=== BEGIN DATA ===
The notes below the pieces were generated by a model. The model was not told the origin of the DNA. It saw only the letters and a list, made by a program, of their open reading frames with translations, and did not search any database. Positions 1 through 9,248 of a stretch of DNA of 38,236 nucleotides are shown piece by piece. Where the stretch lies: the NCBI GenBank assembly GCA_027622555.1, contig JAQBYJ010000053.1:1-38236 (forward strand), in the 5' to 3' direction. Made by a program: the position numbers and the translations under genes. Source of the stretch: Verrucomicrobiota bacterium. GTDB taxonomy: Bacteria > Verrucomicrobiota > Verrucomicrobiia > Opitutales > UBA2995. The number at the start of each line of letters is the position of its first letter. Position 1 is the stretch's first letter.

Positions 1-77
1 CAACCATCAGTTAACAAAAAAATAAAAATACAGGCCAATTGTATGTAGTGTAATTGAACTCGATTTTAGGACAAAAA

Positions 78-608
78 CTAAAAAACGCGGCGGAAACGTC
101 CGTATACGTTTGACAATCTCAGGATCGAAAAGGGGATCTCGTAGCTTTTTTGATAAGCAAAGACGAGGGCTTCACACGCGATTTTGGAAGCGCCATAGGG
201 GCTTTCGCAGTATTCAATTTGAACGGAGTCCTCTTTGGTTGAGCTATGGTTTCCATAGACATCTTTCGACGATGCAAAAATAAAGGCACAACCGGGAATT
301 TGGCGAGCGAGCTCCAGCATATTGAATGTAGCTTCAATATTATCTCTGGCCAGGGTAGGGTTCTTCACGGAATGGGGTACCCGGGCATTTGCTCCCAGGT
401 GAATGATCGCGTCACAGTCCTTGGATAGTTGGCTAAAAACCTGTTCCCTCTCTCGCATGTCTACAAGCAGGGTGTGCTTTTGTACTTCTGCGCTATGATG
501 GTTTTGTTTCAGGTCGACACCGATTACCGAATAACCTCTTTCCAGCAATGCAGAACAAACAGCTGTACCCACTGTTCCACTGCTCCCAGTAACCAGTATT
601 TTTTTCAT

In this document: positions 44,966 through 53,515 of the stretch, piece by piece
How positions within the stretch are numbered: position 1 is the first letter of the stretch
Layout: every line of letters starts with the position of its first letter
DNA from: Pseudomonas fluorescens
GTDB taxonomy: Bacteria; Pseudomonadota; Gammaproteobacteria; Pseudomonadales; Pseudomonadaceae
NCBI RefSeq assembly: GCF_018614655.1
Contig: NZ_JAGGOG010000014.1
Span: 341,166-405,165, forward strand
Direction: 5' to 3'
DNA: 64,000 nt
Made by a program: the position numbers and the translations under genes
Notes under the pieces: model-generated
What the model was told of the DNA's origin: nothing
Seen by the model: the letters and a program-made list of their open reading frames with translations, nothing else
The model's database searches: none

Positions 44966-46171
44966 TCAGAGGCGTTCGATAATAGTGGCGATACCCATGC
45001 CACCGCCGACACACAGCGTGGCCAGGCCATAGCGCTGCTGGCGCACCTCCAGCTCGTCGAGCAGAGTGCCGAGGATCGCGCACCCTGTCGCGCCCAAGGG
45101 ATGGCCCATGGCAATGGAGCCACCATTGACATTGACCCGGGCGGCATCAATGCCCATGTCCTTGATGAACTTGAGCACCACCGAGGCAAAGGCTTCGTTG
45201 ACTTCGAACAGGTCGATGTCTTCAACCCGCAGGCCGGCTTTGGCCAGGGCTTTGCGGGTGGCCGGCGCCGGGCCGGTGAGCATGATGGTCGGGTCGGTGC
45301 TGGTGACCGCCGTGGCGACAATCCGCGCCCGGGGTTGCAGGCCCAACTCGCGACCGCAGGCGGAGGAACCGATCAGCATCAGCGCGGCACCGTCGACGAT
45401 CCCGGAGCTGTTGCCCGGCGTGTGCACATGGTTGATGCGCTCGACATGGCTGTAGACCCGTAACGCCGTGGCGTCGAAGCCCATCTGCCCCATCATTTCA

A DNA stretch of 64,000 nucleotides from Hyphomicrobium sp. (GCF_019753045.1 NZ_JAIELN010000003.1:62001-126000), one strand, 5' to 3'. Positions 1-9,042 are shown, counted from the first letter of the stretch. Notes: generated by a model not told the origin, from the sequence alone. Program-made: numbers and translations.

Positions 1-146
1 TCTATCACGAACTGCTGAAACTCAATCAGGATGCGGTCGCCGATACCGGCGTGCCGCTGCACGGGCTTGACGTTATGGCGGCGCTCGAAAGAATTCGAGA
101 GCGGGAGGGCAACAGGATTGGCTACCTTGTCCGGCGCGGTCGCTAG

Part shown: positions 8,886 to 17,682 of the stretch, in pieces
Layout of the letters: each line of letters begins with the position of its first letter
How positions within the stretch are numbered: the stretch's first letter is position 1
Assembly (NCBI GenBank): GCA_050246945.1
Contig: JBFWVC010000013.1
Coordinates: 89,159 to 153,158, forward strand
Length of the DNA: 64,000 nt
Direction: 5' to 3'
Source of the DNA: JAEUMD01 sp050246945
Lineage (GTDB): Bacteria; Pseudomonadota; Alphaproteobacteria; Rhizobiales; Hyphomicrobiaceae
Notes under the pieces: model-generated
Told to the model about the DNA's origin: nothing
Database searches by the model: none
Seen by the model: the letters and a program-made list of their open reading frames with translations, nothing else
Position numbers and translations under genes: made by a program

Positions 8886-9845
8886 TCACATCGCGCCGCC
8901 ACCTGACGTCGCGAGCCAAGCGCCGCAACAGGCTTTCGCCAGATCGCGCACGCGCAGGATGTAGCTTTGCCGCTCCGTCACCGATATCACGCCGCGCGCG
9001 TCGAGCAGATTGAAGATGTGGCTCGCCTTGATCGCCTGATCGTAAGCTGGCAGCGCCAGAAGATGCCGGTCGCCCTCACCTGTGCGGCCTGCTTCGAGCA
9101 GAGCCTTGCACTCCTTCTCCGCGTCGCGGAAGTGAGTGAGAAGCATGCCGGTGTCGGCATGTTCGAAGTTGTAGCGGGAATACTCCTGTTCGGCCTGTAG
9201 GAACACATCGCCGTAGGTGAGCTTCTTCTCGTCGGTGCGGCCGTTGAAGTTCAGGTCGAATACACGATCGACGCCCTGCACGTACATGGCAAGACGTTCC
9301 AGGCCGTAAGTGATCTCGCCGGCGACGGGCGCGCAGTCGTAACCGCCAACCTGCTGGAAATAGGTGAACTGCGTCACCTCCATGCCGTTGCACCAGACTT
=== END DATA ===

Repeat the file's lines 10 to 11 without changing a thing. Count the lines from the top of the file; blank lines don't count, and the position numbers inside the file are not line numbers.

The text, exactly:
501 GTTTTGTTTCAGGTCGACACCGATTACCGAATAACCTCTTTCCAGCAATGCAGAACAAACAGCTGTACCCACTGTTCCACTGCTCCCAGTAACCAGTATT
601 TTTTTCAT